Once I got into the Gila National Forest the scenery turned spectacular. The weather was clear, comfortable and the roads were all mine. Pine trees lined both sides of the road with long sweepers (motorcycle jargon). The ideal road for motorcycling. I turned on Debbie Friedman’s music and cruised through one of the best kept visual secrets in our country, the Gila National Forest. I can virtually guarantee that I was the only Jewish biker in all of New Mexico listening to Israeli music this afternoon, just a wild ass guess! When one of Debbie’s song came on, it reminded me of my parents and how much they enjoyed hearing about my motorcycle adventures, although I am sure they were worried while I was on the bike. It brought tears to my eyes knowing that at the end of the day I couldn’t pick up the phone, which I would do on every trip, and share my experiences with my Mom and Dad.

As I made my way to Show Low I noticed a yellow highway caution sign that indicated “Dangerous Cross Winds Ahead”. Because I have ridden in strong crosswinds, the sign got my attention. The challenge of riding in strong crosswinds is intense, but manageable. However, the next sign really piqued my attention, which read “Fresh Oil”. Now I was really wondering what I was in for. I am sure the highway workers got together for the last sign just to make things interesting. About 30 yards down the road the final sign read, “Loose Gravel”. Now you are probably wondering how an experienced motorcyclist deals with all of this, well the answer is…. how long can you hold your breath and not make any fast moves!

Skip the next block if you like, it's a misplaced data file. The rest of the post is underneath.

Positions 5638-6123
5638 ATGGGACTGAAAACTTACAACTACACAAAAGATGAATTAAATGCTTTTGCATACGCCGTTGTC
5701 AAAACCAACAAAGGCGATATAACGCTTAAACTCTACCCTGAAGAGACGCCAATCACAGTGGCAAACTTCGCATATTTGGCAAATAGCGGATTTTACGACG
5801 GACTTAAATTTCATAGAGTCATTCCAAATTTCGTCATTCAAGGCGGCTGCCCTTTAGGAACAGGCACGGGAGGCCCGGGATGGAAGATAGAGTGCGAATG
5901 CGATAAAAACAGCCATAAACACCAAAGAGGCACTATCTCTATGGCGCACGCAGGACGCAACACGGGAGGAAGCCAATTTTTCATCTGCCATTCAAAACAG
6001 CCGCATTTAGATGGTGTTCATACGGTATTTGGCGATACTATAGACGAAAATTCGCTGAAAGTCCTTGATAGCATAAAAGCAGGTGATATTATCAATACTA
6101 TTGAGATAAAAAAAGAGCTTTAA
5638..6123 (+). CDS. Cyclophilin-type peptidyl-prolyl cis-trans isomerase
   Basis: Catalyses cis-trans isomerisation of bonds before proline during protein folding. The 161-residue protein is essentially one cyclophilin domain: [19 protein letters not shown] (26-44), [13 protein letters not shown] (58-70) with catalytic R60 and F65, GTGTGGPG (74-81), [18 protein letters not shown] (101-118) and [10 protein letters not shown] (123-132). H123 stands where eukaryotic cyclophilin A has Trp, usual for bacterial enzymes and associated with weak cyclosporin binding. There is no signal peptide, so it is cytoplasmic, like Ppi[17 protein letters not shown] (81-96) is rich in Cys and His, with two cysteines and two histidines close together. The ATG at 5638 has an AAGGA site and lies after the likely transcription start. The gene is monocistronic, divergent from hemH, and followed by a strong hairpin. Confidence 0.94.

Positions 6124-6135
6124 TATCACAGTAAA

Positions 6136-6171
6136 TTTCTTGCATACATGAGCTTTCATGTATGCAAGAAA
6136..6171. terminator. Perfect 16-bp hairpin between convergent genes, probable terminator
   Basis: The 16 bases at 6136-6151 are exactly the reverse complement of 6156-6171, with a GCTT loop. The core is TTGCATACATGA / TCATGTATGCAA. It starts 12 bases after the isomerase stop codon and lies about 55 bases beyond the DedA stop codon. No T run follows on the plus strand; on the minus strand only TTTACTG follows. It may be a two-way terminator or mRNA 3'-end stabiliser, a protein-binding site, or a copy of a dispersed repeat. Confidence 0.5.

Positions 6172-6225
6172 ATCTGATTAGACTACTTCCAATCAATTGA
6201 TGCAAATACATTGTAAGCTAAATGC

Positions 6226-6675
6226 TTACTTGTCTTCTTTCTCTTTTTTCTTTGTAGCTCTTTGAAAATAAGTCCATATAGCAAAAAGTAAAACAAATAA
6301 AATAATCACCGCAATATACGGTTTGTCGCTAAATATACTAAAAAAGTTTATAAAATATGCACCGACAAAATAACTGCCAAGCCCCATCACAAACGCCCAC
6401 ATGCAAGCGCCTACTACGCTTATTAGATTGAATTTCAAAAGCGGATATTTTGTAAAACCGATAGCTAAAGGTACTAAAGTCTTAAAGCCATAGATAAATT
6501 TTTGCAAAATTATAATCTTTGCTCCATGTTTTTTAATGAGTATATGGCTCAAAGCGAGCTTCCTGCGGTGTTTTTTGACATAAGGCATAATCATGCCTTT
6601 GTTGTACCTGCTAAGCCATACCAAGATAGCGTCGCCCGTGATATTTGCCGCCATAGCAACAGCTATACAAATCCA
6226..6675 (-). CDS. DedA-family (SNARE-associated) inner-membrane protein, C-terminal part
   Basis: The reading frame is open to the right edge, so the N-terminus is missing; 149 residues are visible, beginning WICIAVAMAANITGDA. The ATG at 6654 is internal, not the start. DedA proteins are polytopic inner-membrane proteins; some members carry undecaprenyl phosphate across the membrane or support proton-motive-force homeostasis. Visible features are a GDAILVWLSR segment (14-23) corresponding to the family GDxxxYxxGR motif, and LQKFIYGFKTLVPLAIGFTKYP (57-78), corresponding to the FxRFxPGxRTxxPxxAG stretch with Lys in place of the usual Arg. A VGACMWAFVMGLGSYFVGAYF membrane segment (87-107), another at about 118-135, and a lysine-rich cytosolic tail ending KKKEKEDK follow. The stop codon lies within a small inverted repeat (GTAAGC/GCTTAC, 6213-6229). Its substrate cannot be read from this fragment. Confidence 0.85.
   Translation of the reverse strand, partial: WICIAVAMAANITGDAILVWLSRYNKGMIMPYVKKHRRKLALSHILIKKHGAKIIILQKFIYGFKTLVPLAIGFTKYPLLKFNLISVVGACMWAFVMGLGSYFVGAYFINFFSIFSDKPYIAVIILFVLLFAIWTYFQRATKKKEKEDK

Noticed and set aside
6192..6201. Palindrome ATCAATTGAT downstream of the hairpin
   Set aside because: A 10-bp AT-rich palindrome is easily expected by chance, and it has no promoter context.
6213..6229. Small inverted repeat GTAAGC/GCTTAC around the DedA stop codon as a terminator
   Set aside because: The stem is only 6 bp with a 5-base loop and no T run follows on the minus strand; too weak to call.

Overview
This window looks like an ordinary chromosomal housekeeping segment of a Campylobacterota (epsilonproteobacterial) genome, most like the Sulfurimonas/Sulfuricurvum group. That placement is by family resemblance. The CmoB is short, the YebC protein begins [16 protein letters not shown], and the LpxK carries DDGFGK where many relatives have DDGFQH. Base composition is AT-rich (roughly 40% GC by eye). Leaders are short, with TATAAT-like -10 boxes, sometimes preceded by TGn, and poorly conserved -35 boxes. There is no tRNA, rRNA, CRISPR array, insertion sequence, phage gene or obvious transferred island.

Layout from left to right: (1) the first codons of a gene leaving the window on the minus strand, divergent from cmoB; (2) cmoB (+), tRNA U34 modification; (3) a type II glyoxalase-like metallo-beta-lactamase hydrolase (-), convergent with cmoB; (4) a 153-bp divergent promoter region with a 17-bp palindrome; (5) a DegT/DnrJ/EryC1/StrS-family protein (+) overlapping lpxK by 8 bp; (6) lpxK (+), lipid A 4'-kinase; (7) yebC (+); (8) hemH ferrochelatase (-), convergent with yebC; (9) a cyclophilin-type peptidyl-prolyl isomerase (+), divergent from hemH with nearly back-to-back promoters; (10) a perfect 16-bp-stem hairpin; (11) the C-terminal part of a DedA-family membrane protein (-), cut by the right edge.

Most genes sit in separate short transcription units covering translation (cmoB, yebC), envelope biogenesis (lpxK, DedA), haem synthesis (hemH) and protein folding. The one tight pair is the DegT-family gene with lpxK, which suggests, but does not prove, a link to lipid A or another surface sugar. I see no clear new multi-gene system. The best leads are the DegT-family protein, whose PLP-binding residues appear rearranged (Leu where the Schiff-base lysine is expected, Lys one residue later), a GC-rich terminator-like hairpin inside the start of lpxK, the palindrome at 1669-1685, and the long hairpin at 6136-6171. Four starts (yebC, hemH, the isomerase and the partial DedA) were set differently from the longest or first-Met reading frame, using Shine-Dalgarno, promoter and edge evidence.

To date I have ridden just over 5,000 miles and encountered tropical storms and forest fires. I am wondering what is in store for the next 10,000 miles. I guess I’ll just have to keep getting on the bike to find out.

West Texas Bluffs

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Larry/Dale – This photo is for you

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In Hatch, NM, gotta love these small towns!!

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The following are my views from the road.

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5 Responses to June 17th & 18th

  1. Judi says:

    Reminds me of a game we once played…3 Truths and a Lie…so what will be yours after this trip?

  2. Randy Moore says:

    So you are saying a minion amongst your fellow bikers is unlikely?
    Have fun. Keep the posts coming, its my favorite part of the day.

  3. Dale Primer says:

    As soon as you said “long sweepers” the picture was already in my mind – before I saw the accompanying pic. I even imagined downshifting! Where you are (were on the 17th & 18th) Larry and I easily could’ve exceeded our max speed without the risk of being caught! Ride on, pal, ride on – we’re lookin’ over your shoulder!

  4. Bruce Granger says:

    Steve, enjoy reading your daily blogs. Can’t wait to have lunch and hear some of the stories. What a great experience. Sounds like the bike and you have made your peace as you are really clicking off the miles. Bruce Granger

  5. Julie Webb says:

    Love the philosophy interspersed with visuals and comic relief! You must think about publishing these in some form when you return! Shabbat Shalom!